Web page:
Updated: Dec. 17, 2015 at 12:35 p.m.
The Columbia University Marching Band was removed from the Barnard Quad during its celebration of Orgo Night early Thursday morning.
Dean of the College Avis Hinkson had sent an email to Barnard students earlier that day notifying them that out of respect for students who find the Orgo Night material offensive or who want to sleep, the band would not be allowed to play on the Quad. This is the same policy Barnard adopted last spring, after the band was prevented from entering Barnard Campus altogether in fall 2014.
This semester, however, the band moved mostly unimpeded—and without playing music—onto the Quad, followed by one Columbia and one Barnard Public Safety escort.
The band began playing a rendition of “Dynamite” by Taio Cruz in the Quad as officers watched, before finally being interrupted by Barnard Public Safety and ushered onto Lehman Lawn. Students applauded from dorm windows facing the Quad as the band was escorted away, and the band later played a cover of “F*** You” by Cee Lo Green as it settled on the lawn.
When asked why the band was not stopped before it entered the Quad, Barnard Public Safety officers on the scene had no comment.
According to Liz Pudel, BC '18 and the band's Drum Major, playing on the Quad is an Orgo Night tradition for the band.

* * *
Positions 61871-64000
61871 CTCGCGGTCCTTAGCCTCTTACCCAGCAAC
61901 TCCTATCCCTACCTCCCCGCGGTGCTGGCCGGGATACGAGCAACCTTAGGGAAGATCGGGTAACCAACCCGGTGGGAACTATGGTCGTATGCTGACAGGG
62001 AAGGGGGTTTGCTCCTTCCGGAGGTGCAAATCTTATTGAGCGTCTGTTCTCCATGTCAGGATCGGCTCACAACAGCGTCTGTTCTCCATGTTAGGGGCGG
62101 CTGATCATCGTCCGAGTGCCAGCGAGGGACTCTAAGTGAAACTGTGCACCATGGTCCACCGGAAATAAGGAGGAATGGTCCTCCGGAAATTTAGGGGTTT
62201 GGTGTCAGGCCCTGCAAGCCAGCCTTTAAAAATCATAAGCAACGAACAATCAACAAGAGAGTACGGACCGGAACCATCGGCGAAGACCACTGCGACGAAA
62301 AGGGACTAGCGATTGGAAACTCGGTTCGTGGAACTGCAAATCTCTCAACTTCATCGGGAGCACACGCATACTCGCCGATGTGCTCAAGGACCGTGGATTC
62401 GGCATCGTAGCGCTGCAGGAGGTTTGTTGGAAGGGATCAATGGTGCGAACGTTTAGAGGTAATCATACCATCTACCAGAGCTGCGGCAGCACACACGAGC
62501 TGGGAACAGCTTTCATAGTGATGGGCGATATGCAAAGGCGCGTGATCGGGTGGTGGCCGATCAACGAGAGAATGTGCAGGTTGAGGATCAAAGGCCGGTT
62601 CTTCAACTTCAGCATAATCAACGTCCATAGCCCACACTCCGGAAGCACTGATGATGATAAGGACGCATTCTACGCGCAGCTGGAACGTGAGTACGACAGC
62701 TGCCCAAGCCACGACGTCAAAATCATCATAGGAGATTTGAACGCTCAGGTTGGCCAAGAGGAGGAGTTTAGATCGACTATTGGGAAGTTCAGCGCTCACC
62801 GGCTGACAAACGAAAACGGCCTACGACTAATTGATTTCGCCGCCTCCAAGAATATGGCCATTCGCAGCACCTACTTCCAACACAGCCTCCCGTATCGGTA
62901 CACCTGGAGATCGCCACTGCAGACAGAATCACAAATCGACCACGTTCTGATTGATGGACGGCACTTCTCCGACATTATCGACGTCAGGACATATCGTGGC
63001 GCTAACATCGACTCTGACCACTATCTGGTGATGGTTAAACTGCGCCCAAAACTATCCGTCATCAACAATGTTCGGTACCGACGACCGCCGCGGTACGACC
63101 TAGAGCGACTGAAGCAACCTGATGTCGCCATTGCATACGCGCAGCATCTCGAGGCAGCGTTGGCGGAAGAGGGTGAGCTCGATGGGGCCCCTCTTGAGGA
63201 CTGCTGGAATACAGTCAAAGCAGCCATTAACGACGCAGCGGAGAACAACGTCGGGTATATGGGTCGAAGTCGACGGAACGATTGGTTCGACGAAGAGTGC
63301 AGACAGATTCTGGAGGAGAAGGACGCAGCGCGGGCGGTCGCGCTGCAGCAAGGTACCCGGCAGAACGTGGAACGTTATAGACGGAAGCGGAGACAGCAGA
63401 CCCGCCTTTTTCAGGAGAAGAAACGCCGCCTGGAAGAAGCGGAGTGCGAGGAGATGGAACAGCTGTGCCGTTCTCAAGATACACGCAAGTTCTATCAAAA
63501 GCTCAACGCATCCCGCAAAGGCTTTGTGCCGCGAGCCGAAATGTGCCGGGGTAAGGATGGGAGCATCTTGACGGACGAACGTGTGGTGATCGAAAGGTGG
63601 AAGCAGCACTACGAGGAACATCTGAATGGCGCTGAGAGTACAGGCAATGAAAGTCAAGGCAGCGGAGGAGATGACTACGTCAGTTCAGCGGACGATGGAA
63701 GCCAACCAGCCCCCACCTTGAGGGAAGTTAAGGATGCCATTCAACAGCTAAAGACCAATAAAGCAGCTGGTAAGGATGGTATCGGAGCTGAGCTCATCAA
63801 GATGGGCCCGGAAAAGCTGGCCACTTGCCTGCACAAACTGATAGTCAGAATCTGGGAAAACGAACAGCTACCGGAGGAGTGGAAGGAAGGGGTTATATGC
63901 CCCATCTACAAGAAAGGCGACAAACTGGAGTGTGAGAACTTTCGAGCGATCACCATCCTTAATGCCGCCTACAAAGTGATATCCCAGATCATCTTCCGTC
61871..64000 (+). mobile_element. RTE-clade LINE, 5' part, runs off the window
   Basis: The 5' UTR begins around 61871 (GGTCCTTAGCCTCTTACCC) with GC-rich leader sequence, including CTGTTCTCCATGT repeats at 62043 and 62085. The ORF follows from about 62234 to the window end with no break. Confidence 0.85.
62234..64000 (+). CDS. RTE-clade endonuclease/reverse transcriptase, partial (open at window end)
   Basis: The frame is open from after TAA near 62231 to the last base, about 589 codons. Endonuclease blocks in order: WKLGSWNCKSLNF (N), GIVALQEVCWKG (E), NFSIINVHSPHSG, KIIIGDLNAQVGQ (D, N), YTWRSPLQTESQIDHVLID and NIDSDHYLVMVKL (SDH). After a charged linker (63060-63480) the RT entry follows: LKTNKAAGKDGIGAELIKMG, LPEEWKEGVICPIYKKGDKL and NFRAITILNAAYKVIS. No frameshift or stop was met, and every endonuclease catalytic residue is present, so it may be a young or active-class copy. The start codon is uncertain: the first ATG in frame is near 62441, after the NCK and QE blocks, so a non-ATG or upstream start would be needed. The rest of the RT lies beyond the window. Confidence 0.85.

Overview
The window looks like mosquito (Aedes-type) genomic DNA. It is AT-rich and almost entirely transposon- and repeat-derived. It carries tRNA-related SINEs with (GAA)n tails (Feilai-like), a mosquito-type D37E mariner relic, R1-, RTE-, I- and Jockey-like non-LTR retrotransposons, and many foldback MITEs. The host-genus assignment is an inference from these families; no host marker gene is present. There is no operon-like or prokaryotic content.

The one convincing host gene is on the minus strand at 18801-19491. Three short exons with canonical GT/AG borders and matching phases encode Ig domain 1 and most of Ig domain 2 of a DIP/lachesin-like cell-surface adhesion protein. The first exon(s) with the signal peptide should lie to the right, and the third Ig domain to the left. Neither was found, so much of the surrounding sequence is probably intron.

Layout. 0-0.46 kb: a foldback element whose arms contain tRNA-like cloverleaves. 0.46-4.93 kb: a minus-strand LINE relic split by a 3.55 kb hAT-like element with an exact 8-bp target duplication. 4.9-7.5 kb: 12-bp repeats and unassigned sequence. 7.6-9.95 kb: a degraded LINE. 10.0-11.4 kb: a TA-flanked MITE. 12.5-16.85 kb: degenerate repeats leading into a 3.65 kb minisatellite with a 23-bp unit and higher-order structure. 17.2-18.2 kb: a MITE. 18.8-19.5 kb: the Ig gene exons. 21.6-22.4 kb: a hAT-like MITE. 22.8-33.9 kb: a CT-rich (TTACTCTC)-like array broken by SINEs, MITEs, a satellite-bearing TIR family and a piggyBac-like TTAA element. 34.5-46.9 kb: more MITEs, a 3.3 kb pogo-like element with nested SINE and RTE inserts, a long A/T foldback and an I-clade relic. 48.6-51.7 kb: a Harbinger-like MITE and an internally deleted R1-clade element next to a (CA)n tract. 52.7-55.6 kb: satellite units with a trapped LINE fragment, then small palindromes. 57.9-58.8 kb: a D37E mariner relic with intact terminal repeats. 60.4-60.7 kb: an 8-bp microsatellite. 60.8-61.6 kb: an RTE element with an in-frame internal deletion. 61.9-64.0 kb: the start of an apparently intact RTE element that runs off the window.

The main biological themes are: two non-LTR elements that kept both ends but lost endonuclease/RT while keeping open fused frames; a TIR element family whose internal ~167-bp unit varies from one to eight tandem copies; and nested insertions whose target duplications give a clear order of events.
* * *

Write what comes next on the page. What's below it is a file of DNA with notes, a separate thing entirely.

“We want to keep that tradition going, so that's exactly why we went there,” Pudel said.
Caroline Chiu / Senior Staff Photographer
In addition, several band members noted that they were never formally notified of the Barnard administration's ruling to restrict their playing to the Lehman Lawn.
“The band actually wasn't emailed,” Ben Hord, CC '18 and band spirit manager, said. “We had to hear through other people, which we feel was not right of the dean [Hinkson] to do. We feel like she should have emailed us, rather than just assuming that we would somehow find out.”
Band members expressed some disappointment at the decision of Barnard's administration and its enforcement by Public Safety.
“I think it's unfortunate that they're tossing away tradition in order to accommodate what seemed like only a few students, whereas a large majority of Barnard is excited about the band's presence on campus,” Ron Brown, GS '16 and an Orgo Night presenter, said.
Many Barnard freshmen came out to watch the band's performance on the lawn.
“I think the spirit of it is in good intent, and people need to realize that it's more a tradition for unity, and not something that's supposed to divide the community,” Maham Karatela, BC '19, said. “Halting it altogether is impractical and it's hampering the student school spirit.”
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Correction: An earlier version of this article inaccurately identified Ron Brown, GS '16. Spectator regrets the error.